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Blockhouse Studios Revives History with Immersive Projection-Mapping Application

Blockhouse Studios utilized seven Epson Pro Series laser projectors in an immersive projection display for Bartholomew County, Indiana’s 200th year.

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Blockhouse Studios Revives History with Immersive Projection-Mapping Application

Image courtesy of Blockhouse Studios.

The Columbus Area Bicentennial Commission recently celebrated the 200th year of Bartholomew County, Ind., with an immersive light projection show by Blockhouse Studios.

The company utilized seven Epson Pro Series laser projectors to create “200 Years Together: Our Stories Illuminated on Fourth Street.” The project celebrated the bicentennial with visuals that captured the history and culture of the last 200 years.

Ideating the Project

Building with projection display. Silhouettes of people appear on above windows. The lower level of windows have multicolor displays.

Image courtesy of Blockhouse Studios.

“When the Columbus Area Bicentennial Commission came to us with a vision for their illumination event, we knew we could make it special for this unique city,” Kevin Winkler, owner, Blockhouse Studios, said.

He revealed that extensive detail went into the visual art for the store window display to make it unique and offer a historical context.

“[This included] radios, TVs and clothing that were manufactured in Columbus from each of the individual eras. Because of this, we knew we needed a projection solution that would provide the advanced resolution needed to reproduce every minute detail and even read text in each of the store windows,” Winkler said.

Bringing in the Epson Pro Series

Blockhouse Studios leveraged seven Epson Pro Series projectors for the creation of the event. According to Blockhouse, the projectors are designed for virtually any large-venue application. The projectors offer innovative advanced 3-chip 3LCD projection technology, interchangeable lenses, extraordinary image quality, and incredible brightness.

Thus, the event depicted a historical story with defining moments from giant, 3D-looking images of local figures to a mix of swirling, dancing Cs. The Cs, part of the city of Columbus’ brand, appeared to spill out of the building’s windows toward the crowd.

Related: Epson PowerLite Laser Projectors Now Available for Enhanced Learning and Eye-Catching Digital Signage

Blockhouse also applied its background in cinematography to create the eight-minute show by filming content using a green screen.

“We try to create more of a theater-type show on a three-dimensional structure,” continued Winkler. “Additionally, we produce these shows in very high resolution, which requires more projectors than are traditionally used to cover the same amount of space. But the result speaks for itself – it’s an important part of the magic that leaves our audiences questioning how we created it.”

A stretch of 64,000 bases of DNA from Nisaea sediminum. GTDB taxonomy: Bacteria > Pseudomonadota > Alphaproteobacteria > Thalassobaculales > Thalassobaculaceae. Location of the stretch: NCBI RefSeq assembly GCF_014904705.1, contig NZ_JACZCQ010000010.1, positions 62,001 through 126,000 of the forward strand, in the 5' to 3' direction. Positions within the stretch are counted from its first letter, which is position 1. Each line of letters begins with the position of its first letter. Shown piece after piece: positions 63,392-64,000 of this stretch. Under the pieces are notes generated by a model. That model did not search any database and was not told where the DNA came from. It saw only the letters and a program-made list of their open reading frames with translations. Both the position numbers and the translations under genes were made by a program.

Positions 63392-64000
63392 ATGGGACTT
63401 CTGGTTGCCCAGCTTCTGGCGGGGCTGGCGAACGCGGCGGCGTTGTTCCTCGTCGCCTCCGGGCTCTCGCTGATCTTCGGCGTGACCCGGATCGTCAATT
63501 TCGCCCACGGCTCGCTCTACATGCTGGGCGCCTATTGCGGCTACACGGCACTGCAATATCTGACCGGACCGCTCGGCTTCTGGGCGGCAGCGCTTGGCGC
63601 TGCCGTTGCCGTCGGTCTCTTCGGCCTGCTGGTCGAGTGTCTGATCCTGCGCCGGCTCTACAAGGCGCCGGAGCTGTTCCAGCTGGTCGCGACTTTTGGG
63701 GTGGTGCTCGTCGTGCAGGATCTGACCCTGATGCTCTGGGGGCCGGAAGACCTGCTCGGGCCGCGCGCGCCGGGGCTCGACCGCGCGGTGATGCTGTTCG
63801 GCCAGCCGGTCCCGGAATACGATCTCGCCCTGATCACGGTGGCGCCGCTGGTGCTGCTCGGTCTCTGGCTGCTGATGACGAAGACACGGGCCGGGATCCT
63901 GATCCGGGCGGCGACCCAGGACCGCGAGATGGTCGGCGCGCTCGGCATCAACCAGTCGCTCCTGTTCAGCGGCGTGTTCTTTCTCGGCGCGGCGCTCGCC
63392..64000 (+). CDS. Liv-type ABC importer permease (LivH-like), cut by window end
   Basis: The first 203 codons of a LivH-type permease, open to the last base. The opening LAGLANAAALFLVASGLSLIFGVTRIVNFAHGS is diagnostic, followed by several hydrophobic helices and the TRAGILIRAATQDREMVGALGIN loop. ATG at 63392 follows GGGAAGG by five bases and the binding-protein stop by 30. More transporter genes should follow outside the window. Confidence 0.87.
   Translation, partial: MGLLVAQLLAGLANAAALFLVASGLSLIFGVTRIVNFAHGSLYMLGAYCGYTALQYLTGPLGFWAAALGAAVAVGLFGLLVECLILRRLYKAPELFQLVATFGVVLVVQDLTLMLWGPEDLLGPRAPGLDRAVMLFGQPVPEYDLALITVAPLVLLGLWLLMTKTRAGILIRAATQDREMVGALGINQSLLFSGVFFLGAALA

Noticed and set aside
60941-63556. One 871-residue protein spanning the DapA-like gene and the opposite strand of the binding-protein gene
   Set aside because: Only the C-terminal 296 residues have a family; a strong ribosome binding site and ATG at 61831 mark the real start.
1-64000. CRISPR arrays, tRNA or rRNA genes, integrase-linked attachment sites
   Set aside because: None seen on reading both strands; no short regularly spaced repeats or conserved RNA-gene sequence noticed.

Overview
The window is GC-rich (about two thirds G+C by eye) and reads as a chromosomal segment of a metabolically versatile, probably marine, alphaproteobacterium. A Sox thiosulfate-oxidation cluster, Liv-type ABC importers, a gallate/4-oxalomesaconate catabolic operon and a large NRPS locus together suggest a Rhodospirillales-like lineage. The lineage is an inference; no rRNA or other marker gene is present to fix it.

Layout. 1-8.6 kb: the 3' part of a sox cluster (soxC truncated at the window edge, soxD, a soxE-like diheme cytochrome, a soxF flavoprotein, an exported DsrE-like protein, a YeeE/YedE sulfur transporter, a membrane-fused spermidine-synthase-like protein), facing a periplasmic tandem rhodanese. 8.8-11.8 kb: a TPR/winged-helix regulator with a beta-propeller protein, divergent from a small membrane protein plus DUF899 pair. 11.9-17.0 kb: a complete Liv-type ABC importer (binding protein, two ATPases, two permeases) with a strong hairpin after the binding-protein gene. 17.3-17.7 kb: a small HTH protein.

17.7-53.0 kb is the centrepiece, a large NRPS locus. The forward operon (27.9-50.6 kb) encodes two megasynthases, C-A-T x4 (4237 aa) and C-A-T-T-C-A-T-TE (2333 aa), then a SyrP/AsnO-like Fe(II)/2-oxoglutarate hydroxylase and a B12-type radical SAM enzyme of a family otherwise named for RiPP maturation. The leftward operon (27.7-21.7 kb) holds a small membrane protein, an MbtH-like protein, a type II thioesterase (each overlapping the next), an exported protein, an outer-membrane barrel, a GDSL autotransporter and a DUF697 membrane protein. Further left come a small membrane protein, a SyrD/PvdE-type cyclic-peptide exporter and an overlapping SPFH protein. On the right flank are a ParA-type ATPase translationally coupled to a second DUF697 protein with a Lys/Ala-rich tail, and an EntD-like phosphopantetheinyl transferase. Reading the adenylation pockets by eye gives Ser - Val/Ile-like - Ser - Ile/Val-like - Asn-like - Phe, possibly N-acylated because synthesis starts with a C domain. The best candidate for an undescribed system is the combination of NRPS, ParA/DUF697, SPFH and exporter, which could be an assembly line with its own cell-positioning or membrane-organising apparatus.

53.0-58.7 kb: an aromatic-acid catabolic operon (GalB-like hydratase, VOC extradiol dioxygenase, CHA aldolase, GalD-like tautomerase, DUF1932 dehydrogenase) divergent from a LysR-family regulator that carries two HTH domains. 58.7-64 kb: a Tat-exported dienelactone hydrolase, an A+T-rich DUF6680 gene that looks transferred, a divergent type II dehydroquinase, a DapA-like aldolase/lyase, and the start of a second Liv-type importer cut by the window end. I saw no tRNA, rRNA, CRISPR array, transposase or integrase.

Person in chair sitting in front of a display window.

Image courtesy of Blockhouse Studios.

Winkler also stated that they wanted to make the project accessible for visitors. This meant allowing visitors to get close without casting a shadow on the projection.

“We were able to do this by getting creative and angling the projectors from across the street, which is another reason we relied so heavily on the brightness and image quality of the Epson Pro L models,” he disclosed.

“Epson’s laser projectors are designed to allow visual professionals to create memorable events, which is exactly what Blockhouse Studios did for the Columbus community,” Ramzi Shakra, product manager, Epson America, Inc., said. “As visual artists find new, exciting ways to leverage projectors, we are always delighted to see how Epson’s technology is used to bring people together for a shared experience.”

Outlining the Final Outcome

The immersive show highlighted the city and county’s past, present and future through the impressive projection on the historic Ulrich Building in downtown Columbus. The experience brought the community together over the course of a two-day celebration.

Building with projection displayed on the windows

Image courtesy of Blockhouse Studios.

“We were looking for an opportunity to demonstrate the rich history of the Columbus area and connect the community in a safe, unique celebration,” Tobi Herron, co-chair of Columbus Area Bicentennial, said. “The creative skills of Blockhouse Studios and the cutting-edge technology they were able to bring to the project were the perfect combination. Their design and technical delivery of the show were a huge hit. They made something our community will be talking about for years to come.”